The base year chosen is January 1st, 2007, prior to the 2009 crash, Indexed to 100.  In the chart, earnings, independently represented by GDP and Corporate Profits remain flat, with annual growth just south of 3%.  i.e.) There just isn't that much economic growth and profitable businesses activity going on.  When we compare this anemic earnings growth to what's happened to stock prices (Represented by the Wilshire 5,000 Index) and the money in our bank accounts (M1...for those of us who choose to stay out of "stocks for the long run" ...at least for the time being) we see that the "narrow money" we keep in our checking and savings accounts has more than doubled since 2007.  Our Mutual Funds/Stocks have nearly doubled from the hay-days of 2007.  If we had somehow, through great luck or incredible vision, chose to "get in at the bottom" in 2009, we see that the value of our stocks actually would have more than tripled from the "should I jump out of my office window or not?" days of 2008/2009.  Thank goodness those days are well behind us.

How/Where Do Investors "Own" these Securities?

Since we no longer take physical delivery of our stock certificates, most (if not all) of us invest electronically, keeping our wealth in our accounts at financial institutions and brokers.  All of those Stock, Mutual Fund, ETF, etc. symbols can be viewed and tracked "real time" on our E-Trade, Schwab, Fidelity, et al. client portals. It really is amazing. We can buy, sell and transfer in the blink of an eye.  Today's institutions provide a critical, in fact, essential custodial function.  They hold our Assets Under Management (AUM), keeping our wealth safe from harm, giving us immediate updates as to the value of same, making it incredibly easy to place trades and move things around.  I absolutely prefer (I would think you do too) this system to keeping my Stock Certificates in a Safety Deposit Box, like we had to do in the good old days. Back then, we had no choice.

Conversely, today, the downside is that our aggregate life savings, theoretically, can become "hair-trigger" money, if we or someone we designate, chooses to pull the trigger. That said, lets take a look at where all of our investments in the ($37.2 Trillion) 5,092 businesses described above are kept.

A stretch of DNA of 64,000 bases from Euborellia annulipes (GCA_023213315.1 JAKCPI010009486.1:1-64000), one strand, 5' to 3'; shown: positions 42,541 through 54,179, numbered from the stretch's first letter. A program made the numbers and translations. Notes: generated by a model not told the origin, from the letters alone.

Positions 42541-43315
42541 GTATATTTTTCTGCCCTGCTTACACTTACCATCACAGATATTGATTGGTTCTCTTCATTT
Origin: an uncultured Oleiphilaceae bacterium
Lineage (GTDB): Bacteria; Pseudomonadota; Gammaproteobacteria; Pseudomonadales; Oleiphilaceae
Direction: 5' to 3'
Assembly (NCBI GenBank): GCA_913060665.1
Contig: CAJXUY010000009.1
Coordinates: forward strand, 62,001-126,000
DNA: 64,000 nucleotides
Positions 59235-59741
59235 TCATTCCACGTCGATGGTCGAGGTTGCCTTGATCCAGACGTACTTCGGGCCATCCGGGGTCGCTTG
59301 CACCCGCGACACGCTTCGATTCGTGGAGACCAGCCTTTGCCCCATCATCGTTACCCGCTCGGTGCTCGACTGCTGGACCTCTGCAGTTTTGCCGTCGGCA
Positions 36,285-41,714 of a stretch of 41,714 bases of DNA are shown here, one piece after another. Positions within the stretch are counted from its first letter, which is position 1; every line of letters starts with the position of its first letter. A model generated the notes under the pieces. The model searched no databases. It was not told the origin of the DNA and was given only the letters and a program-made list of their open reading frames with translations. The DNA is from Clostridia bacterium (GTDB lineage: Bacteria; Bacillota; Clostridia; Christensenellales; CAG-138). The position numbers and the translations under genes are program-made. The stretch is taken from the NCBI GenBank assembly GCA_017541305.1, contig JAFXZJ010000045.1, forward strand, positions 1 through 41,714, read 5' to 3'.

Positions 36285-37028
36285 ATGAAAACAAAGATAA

The "How/Where Are These Shares Owned?" schedule describes many/most of the custodial/management locations that our 5,092 individual common stock investments could possibly be hiding.  They could be in brokerage accounts, mutual funds, banks, pledged as collateral unbeknownst to us (Remember "Re-Hypothecation?"....the process by which an Asset Manager or Custodian can use your securities as interest-free collateral for loans?  Pledging the same collateral multiple times?  Isn't that awesome?). Our stock investments could actually be, because we don't understand our ETF contract, fully leveraged or nonexistent, replaced by forward/derivative contracts.  To us, our ticker symbols appear on a screen with a number of shares and a current price, representing the value that we're entitled to per the contract that we have with our brokerage account provider.  Our "shares" could be anywhere.  All we know with certainty is that the few shares of some of the 5,092 ($37.2 Trillion) companies we own are buried somewhere in the $146 Trillion pile of equities, loans, mortgages, CDOs, MBS's, Swaps, counter-parties, relationships and indemnity agreements, etc. that have become our financial system.  Our money is in there somewhere.

You'll also note that the amount of Assets Under Custody have skyrocketed to $85.4 Trillion.  What are these assets?  Unfortunately, nobody (other than the custodial bank and the owner of the asset) really knows.  These are off-balance sheet, non-discretionary assets, of which the custodian has no management/decision responsibility.  There's no GAAP Requirement to disclose their composition. The only GAAP disclosure requirement is to simply report that these assets exist and the manager has "custody" of them.  Envision warehouses filled with stock certificates, mortgages, loans and contracts of every flavor buried deep in the bowels of JP Morgan, State Street or BoNY Mellon.

I suspect there is an enormous amount of "double counting" going on here. Banks having custody of other banks assets, funds managing other funds or "funds of funds", contracts to deliver assets in the future masquerading as full value assets today.  Yet the "assets" rarely, if ever, move.  The "book entry" documenting ownership just changes, perhaps even recorded two or three times on the same "filing cabinet full of assets".  Who knows?

I've always wondered what might happen if we stopped the music and every shareholder on a specific date of record demanded delivery of their shares.....just to make sure they exist.  Do you think there might be a few difficulties cropping up?  In BlackRock's 2016 10-K (pg 23) they spell out the risk associated with physically/electronically "losing track" of what's going on:

For example, in January 2017 BlackRock announced it would be moving custody services on more than $1 trillion of client assets from State Street Corp. to JPMorgan Chase & Co. Any such transfer may be costly and complex, and expose BlackRock to heightened operational risks.  Any failure to mitigate such risks could result in reputational harm, as well as financial losses to BlackRock and its clients. 


Note the "and its clients" reference regarding financial losses.  Are they talking about the moving van tipping over and spilling securities all over onto the Boston Post Road?  Are they worried about missing filing cabinets?  Perhaps they're concerned the movers will grab the wrong boxes of stock certificates and mortgages?  Probably not.....they are worried about record keeping and not being about to match things up.

Is it just me, or is anyone else concerned about the proliferation of all of these unidentified Assets Under Custody (AUC)?  I hope someone somewhere is keeping meticulous records as this stuff flies all over the globe at "Quadrillions of Dollars a Year".